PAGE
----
The Destruction Of Robots In Isaac Asimov's The Caves Of Steel

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At the end of Isaac Asimov 's The Caves of Steel, robots seem to be the salvation of the human race, as foreseen by Dr. Fastolfe and the spacers--a highly advanced society of humans from the outer worlds. At the same time the spacers believe they have preserved the future of humanity, however, in an event foreshadowing how robots will one day represent a threat to humanity and perhaps the failure of the spacers’ plan, Robot Daneel Olivaw says the most shocking lines of the story: “[g]o and sin no more!” (Asimov 270). In Asimov’s works, people end up trapped in overly specialized societies with a one-dimensional focus that leave them near collapse. Ideas and innovations that initially were successful are now harmful to society. These societies …show more content…
Cities leave so little room for error in production that “if the tremendous flow of input and outgo [was] interrupted for even a single hour” (Asimov 120) they would collapse. These cities are prime examples of the flaws in civism, an economic system that bases class on promotions and privileges, which--although done for efficiency--forces people to do their jobs without fail through fear of declassification (a complete loss of status and a life of bare subsistence). Even Clouser, who wants to escape the prison of the cities--which are giant fortified buildings completely closed off from the elements--and go back to life outside the cities, is unable to even go outside, even though he is able to do so. As Jerril in The Foundation puts it, “If you’re born in a cubicle and grow up in a corridor, and work in a cell, and vacation in a crowded sun-room, then coming up into the open with nothing but sky over you might just give you a nervous breakdown” (Asimov 16). While being born into a trapped society is outside the characters’ control, many characters, aided by governments, refuse to recognize society 's failures and resist changes to fix …show more content…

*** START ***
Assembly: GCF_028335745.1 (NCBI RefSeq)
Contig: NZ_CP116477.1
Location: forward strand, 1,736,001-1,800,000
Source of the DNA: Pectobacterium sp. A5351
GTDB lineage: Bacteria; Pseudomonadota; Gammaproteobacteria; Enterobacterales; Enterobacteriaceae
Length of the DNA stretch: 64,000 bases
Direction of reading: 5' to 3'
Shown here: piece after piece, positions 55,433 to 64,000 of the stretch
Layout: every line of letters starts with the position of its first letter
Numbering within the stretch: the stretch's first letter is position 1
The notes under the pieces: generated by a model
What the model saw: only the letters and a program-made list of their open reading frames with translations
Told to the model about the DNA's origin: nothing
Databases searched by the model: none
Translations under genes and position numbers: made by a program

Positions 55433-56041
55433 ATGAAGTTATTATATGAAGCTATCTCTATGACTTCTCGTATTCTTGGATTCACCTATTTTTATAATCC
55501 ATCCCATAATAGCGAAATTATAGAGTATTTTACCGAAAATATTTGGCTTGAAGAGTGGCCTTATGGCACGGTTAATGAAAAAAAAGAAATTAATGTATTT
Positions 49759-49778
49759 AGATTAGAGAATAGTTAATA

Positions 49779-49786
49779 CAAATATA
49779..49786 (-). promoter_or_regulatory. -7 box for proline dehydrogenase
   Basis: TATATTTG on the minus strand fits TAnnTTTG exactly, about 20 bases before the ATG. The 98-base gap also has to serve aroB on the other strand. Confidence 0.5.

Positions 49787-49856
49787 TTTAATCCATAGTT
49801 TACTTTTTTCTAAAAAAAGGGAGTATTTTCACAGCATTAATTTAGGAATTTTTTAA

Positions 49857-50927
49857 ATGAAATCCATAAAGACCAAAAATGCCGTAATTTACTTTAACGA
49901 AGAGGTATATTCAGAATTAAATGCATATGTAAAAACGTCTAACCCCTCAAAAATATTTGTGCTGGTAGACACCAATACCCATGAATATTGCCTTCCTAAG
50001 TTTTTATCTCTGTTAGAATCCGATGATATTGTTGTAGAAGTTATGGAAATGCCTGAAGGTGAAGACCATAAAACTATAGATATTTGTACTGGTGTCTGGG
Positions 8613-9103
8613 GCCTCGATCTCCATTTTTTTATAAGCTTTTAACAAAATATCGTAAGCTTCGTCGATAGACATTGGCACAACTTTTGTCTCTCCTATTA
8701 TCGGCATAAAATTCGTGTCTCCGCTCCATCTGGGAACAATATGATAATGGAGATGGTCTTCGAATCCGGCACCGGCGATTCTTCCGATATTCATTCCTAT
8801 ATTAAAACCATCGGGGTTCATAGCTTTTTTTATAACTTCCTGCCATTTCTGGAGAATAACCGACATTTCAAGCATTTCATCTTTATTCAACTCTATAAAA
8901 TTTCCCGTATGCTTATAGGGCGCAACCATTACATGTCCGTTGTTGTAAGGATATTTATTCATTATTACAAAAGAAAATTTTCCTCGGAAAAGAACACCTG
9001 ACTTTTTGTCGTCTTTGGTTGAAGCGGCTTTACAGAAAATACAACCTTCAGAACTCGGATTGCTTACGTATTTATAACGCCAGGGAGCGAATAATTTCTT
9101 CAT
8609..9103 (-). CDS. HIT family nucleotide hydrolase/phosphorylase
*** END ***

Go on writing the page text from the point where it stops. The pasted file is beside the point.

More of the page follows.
In The Foundation, arrogance led to the planet Trantor, center of the galactic empire, becoming one giant city considered to be “the mightiest deed of man; the complete and almost contemptuously final conquest of a world” (Asimov 16); however, the expense of this “mightiest deed” was complete dependence on a “delicate jugular vein” (Asimov 12-13) between Trantor and the outer worlds. Consequently, government policy on Trantor became one-dimensional, exclusively focused on protecting that dependence at the expense of other problems. Technology combined with ambition to turn Trantor into a dying dystopic world. Asimov uses the Commission of Public Safety to represent the evolution of a successful government turning into the cause of destruction, as the Commission transitions from “an element of order” to “a blind instrument for maintenance of the status quo” (Asimov 24). The Commission of Public Safety fearfully attempts to retain authority and prestige in a way detrimental to the Galactic Empire, the very source of their authority and prestige. Accordingly, the people on the Commission, like many in Asimov’s novels, keep an ignorant view of civilization around

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